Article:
The Omen (1976) Movie Review
The story of the devil's son born to the American politician begins with a moment that only reveals its ridiculousness in retrospect: when Ambassador to Italy Robert Thorn's (Gregory Peck) first-born dies moments after birth, he is offered, and accepts, an abandoned child as replacement. He does this so that his wife Katherine (Lee Remick) is spared the torment of the death. I know politics is pragmatic, but really. With any moral quibbles twitched away by a few hard long stares, the Thorns take up shop in England when Robert receives a promotion. The years pass in dreary montage and Damian (a creepily cute Harvey Stephens) grows to age five in blissful British tranquility. Naturally, when his nanny (Holly Palance) hangs herself on his sixth birthday, announcing "It's all for you Damian," things change.
From here on in, we meet the new nanny Mrs. Baylock (Billie Whitelaw), a depressingly unambiguous villainess, and her big, black, overprotective dogs. Damian starts reacting strangely to churches, animals start reacting strangely to Damian, and priests start showing up with all manner of bad limericks. Add a photographer with a lens for predestination, baboon attacks, a famous fall, and an unnaturally persistent lightning storm, and The Omen delivers on the horror quotient.
Donner directs all of this action with a master's handle. Every moment of terror, every death, hits hard with suddenness and a certain ingenuity. The nanny suicide is a particularly well orchestrated ballet of close-ups, crazed eyes, and well, leaping nannies. Donner attacks the ears with barking animals and a ludicrous yet effective score courtesy of Jerry Goldsmith. Cloying Hallmarkish pianos follow the family around their English manor before harps, trumpets, and Latinized choirs join in to herald the film's sporadic explosions of violence. The camera is far less extreme, observing the action with a generally dignified distance. One only wishes Donner had trashed it up a bit more.
Establishing a classic style generates an expectation that said style and story will meet on equal planes and the tale told here does not sustain the manner of its telling. I was left wondering what exactly Damian did to warrant his parents' distrust. It is not the child but his minders and certain rascally priests who cause the film's central troubles. The one incident for which Damian might be held accountable is arranged by another, and potentially an accident. Damian never revels in but rather runs from the travesties he seems to create. The Thorns' turn against him is plainly unwarranted and dramatically unsubstantiated. That this is the crux of The Omen's story leaves us with a struggling film indeed.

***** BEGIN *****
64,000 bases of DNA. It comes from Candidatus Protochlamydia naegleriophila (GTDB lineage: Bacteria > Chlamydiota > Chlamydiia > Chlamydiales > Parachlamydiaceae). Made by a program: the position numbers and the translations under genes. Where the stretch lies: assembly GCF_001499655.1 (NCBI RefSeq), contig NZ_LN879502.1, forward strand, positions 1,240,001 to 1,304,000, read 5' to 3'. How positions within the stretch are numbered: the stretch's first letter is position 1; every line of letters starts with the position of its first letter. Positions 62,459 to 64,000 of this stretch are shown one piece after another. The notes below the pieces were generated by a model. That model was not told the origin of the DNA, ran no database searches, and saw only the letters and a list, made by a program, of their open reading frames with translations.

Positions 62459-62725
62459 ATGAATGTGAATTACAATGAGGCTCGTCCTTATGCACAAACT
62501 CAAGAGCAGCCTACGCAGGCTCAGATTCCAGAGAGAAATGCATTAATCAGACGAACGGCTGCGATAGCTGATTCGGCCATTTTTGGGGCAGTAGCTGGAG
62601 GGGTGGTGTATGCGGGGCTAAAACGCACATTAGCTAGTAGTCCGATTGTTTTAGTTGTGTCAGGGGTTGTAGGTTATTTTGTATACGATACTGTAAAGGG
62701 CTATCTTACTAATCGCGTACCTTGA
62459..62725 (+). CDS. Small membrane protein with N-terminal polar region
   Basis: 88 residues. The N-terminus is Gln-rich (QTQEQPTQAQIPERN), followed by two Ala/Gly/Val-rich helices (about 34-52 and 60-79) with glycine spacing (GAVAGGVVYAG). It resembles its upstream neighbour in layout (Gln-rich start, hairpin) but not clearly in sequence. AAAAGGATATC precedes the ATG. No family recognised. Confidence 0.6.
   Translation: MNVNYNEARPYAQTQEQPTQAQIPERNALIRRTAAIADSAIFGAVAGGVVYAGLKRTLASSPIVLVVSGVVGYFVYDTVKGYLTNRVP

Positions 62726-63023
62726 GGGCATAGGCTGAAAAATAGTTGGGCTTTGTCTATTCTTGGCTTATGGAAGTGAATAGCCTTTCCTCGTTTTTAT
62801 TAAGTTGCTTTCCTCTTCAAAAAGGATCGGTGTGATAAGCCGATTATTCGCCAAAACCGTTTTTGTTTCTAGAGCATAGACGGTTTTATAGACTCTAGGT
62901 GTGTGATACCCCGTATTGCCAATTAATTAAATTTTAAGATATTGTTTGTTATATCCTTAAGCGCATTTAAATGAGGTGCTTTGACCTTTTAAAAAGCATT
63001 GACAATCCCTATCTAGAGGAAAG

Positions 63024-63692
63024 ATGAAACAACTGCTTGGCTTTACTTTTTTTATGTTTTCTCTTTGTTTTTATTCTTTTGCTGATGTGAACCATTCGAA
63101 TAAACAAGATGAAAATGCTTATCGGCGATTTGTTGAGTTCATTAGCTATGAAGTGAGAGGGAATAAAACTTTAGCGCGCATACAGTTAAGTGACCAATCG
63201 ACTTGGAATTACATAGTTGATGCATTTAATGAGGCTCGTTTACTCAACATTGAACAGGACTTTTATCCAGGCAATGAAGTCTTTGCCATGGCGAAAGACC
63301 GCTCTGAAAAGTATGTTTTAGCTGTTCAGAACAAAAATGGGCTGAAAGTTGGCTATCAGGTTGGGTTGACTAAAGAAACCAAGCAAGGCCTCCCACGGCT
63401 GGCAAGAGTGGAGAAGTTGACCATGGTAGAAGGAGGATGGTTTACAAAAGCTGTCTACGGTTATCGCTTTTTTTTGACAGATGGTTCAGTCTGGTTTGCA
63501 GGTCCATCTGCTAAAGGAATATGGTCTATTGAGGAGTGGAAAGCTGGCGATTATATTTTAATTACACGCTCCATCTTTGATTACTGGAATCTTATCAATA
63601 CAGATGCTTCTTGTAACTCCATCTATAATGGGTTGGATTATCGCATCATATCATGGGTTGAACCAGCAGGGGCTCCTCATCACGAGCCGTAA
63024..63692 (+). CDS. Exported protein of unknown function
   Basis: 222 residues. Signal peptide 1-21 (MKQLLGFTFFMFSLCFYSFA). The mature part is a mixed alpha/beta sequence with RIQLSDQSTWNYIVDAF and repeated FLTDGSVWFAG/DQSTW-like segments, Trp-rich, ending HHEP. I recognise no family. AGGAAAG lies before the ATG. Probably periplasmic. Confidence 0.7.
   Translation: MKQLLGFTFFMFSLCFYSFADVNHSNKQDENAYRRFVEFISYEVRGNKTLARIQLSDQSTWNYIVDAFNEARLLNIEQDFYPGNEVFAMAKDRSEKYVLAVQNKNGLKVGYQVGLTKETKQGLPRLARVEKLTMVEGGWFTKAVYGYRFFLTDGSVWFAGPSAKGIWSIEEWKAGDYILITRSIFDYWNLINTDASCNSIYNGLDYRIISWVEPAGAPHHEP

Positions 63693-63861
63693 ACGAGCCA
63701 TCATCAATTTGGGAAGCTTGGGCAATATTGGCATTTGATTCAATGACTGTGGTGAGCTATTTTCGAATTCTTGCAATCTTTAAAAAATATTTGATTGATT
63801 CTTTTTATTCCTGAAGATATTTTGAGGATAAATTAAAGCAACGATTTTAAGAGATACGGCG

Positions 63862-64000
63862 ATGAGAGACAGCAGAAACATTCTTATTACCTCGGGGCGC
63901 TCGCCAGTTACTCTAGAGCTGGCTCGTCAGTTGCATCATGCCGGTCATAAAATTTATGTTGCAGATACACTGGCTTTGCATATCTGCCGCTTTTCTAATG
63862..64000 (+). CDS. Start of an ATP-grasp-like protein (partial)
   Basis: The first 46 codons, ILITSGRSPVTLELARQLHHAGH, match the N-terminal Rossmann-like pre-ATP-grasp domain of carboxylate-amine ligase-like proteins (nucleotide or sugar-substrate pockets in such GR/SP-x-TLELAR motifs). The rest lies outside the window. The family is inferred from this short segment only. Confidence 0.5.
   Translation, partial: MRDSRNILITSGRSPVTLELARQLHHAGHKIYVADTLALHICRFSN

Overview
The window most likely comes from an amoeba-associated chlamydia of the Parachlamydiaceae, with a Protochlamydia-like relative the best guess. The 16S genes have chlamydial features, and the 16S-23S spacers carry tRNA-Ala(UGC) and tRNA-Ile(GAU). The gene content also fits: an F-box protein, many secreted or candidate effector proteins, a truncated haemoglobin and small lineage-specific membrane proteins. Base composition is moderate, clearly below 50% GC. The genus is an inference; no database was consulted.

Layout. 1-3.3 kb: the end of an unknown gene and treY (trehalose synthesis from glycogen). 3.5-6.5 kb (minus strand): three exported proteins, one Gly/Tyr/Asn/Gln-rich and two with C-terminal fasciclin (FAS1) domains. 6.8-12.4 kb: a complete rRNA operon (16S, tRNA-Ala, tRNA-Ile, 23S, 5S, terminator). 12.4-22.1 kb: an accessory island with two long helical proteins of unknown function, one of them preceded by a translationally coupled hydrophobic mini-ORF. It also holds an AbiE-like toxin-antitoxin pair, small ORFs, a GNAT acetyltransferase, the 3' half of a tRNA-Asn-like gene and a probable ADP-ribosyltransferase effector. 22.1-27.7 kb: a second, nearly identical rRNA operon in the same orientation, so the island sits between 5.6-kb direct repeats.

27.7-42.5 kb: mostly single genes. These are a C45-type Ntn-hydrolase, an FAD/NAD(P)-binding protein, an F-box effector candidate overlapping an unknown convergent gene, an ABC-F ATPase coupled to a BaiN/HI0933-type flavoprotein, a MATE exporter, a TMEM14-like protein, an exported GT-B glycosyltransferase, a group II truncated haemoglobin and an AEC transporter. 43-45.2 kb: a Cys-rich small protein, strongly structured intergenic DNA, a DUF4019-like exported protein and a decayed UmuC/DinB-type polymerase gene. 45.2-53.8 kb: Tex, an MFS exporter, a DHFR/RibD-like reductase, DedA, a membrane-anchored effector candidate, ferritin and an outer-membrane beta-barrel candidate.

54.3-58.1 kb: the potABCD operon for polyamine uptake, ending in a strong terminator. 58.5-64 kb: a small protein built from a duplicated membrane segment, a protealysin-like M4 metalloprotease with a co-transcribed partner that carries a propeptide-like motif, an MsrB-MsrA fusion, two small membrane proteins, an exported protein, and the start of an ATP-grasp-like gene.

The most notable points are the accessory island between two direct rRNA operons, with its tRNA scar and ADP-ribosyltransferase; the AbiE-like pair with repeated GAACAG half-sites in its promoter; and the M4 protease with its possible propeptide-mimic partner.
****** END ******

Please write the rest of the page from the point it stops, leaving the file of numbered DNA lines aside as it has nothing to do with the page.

It is unfair in some ways to expect so much of The Omen, ostensibly a classy exercise in genre filmmaking. Yet, the dilemma of the father forced to kill the son, so rich in Biblical allusion and potentially intense psychodrama, is tangential where it might have been central. The parental predicament of Rosemary and her baby centered Polanski's film and allowed its evolution to the esteemed cinematic pinnacle at which it now sits. Donner's movie looks similar, and slows at times to contemplate, but never to contemplate anything of great worth. It fumbles with poetical predictions where it might have been tortured by the terror of the Thorns' decision. As such, The Omen is a good movie, diverting, unsettling, quiet, and noisy, but certainly not great. Damian just isn't ready to play with the grown-ups.
The DVD is now available on a two-disc collector's edition, featuring one deleted scene, two commentary tracks, introduction by Richard Donner, two featurettes about the film, and an "appreciation" from Wes Craven.
Baby did a bad, bad thing.
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